I am not a sinner, but maybe a heretic?

Am I really that vain that I can actually say I am not a sinner? Well I must admit I am human, so I do have vanity within me, but trust me, that is not the reason for me saying, “I am not a sinner.” This is something God put on my heart a few years back that has really helped me break free from the shame I felt myself walking around in.  I will do the best I can to explain this. Please shoot me an e-mail with your comments bryce@christcore.net. I welcome them regardless of what they may be.


Ok. Let us begin by defining our terms.

Sinner: A noun (person, place, or thing), that is what you are, it embodies everything you stand for..

Sinful An adjective (something that describes one small aspect of a noun).


I am a saint, holy, sanctified, set apart for Christ’s work. Through Christ’s death on the cross, He covered my sins and made me a new creation.  2 Corinthians 5:17 says, “Therefore, if anyone is in Christ, he is a new creation; the old [a sinner] has gone, the new [a saint] has come.”  Make a mental note of that “the old has gone.”  Romans 5:8 states, “But God demonstrates His own love for us in this: while we were still sinners, Christ died for us.” Notice “we were still sinners.” That is past tense, my friend. I strongly believe that Paul had grasped onto the fact that as Christians, we are saints. That is why he often started off his letters “to the saints of…”

Interesting Note: There are roughly 45 references to Christians as “Saints,”40 as “Holy,” and 5 as sanctified as compared to a whopping 4 as “Sinners.”

Please note that these numbers are approximations, but relatively accurate.

There is quite a difference in those numbers. You think maybe God is trying to get something across to us? One thing I do not understand is how it is possible to proclaim what Nehemiah 8:10 states – “Do not grieve, for the joy of the Lord is your strength” –  when we walk around in shame proclaiming, “But I am a sinner,” “I am a failure”? We as Christians need to grab onto the fact that Christ died on the cross for our sins. This is huge! This is the pinnacle of the Christian faith, that through His death on the cross we receive salvation, the slate is wiped clean, we are new.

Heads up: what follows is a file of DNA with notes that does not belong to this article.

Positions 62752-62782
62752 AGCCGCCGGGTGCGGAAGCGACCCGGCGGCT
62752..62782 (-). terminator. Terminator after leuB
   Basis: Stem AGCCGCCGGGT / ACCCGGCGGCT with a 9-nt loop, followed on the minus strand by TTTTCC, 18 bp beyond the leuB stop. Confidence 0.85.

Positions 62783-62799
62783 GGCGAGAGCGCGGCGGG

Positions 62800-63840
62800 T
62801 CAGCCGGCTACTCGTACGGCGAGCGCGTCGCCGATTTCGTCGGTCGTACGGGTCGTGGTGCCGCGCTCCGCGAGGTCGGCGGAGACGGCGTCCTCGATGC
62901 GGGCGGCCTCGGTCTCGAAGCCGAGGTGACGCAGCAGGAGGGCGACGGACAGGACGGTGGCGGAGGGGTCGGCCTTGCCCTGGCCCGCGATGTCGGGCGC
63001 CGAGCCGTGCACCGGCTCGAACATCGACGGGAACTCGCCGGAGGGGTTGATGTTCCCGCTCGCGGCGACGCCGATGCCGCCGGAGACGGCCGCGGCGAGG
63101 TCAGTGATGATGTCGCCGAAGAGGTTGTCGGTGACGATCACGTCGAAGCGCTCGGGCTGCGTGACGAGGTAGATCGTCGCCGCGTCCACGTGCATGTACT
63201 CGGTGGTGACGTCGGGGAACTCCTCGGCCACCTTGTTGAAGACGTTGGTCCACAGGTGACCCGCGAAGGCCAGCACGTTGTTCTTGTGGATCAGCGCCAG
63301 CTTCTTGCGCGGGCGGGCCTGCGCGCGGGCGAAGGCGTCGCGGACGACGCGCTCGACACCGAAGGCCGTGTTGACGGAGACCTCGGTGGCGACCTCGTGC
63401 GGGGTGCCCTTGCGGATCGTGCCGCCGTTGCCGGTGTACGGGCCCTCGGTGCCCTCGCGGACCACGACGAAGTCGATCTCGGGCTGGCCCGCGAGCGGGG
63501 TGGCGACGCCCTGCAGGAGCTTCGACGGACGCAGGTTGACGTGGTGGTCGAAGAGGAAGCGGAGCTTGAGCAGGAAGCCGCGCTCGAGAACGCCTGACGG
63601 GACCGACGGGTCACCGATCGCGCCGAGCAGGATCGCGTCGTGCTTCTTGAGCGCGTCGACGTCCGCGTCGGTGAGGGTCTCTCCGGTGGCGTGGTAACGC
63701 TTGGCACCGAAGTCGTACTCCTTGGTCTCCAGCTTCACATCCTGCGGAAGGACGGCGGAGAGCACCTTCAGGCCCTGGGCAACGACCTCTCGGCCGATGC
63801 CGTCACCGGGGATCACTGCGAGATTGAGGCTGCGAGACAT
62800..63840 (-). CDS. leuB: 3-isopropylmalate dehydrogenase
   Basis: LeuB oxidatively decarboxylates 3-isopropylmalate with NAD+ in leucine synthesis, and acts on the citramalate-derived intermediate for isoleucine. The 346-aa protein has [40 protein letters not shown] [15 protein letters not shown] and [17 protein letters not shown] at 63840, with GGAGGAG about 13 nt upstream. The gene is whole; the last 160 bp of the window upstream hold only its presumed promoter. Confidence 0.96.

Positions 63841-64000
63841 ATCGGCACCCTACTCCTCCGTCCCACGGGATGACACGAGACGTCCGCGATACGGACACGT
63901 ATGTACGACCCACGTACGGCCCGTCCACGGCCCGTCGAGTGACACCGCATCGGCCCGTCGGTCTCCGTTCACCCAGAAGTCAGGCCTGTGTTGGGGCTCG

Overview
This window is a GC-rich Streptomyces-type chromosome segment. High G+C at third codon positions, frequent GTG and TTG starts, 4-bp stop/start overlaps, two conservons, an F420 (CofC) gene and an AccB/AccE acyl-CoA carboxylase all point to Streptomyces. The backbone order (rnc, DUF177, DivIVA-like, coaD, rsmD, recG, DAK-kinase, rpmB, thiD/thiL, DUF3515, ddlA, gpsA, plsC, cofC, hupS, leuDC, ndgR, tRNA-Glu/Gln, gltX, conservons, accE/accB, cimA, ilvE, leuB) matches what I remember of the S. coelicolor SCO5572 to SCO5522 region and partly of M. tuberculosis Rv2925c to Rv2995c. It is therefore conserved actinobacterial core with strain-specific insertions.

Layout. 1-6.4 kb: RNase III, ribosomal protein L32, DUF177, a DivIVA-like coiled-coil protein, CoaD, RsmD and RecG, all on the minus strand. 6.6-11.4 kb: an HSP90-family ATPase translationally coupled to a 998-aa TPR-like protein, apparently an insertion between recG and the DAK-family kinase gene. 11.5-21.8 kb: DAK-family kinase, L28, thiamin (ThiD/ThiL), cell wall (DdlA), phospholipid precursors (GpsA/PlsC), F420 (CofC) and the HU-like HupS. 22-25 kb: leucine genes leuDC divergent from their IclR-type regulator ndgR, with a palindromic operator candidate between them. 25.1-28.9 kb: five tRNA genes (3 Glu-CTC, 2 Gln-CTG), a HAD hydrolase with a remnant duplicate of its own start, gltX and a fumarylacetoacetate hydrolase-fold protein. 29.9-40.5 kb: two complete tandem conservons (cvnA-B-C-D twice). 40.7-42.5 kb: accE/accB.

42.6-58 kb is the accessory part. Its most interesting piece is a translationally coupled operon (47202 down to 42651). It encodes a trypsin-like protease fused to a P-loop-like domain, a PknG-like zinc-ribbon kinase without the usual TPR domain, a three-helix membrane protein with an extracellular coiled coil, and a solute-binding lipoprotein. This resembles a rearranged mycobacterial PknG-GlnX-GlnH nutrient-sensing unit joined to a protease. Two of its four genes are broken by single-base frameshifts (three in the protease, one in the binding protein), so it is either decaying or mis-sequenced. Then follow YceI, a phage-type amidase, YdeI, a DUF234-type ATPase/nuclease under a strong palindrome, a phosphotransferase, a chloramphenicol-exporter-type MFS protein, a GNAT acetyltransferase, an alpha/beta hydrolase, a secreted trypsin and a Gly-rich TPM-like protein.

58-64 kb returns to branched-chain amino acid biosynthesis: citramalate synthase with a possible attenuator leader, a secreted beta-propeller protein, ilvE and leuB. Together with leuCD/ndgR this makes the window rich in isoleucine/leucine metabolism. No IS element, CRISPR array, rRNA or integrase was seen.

I don’t want to give the wrong impression that I am saying I am sinless. If I gave you that impression I apologize. Though I am a Saint (the noun meaning, Holy, Set Apart for the Lord’s work) I still struggle with my sinful nature. But joy can be found in this: my sinful nature is now only a very small part of my life. Like a heavy backpack that, though I let it go once, I pick up and feel the aches from every once and awhile. Still, it does not define who I am. By proclaiming the fact that I am a saint, I proclaim simply that Christ is what defines me from now on. Yeah, I’ll screw up. I always do. But when God sees me, He sees His son and what He did for me. How amazing is that?

The fact that I live in Jesus is much more exciting than proclaiming the sad fact that I am a defeated sinner. The Gospel is not a club used to beat me down when I’m feeling low. It is good news and should be shared that way. Yes, we need to share that all are sinners and fall short of the glory of God, but there is more to it. God pulled us out of that so we could live in something different. Live in that sainthood today.

I am a saint, holy and sanctified by Christ’s death on the cross. I will live with that joy daily and praise God for it continually.

Bryce Cooley
I've been doing some form of ministry since 2000. For 13 years I was involved in the youth ministry at Cordova Neighborhood Church as everything from youth intern to youth pastor. God has led me and my lovely wife Bethany to Church of the Foothills where I currently reside as the Digital Publishing Coordinator. I'm excited to see where God leads my wife and I.